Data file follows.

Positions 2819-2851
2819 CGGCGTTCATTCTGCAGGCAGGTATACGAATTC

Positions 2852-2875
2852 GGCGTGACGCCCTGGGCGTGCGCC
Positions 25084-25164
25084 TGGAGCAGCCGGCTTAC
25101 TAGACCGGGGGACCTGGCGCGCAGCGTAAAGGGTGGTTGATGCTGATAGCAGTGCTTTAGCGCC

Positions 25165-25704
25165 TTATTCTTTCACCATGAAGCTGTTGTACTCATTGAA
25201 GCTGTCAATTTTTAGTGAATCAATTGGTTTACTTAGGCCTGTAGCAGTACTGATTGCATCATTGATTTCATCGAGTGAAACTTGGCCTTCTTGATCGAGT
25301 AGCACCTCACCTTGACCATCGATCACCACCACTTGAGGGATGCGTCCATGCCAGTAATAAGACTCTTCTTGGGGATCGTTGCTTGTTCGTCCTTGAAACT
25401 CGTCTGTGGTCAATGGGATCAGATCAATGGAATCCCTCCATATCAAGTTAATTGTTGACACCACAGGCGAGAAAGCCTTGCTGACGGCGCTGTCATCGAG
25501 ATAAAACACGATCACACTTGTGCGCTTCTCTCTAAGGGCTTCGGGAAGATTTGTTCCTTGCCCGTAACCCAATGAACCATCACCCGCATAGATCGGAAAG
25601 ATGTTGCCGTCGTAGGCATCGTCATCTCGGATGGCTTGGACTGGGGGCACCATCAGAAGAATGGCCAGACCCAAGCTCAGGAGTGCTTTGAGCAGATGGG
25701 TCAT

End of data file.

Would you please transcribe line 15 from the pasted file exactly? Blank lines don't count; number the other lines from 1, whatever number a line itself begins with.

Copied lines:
25701 TCAT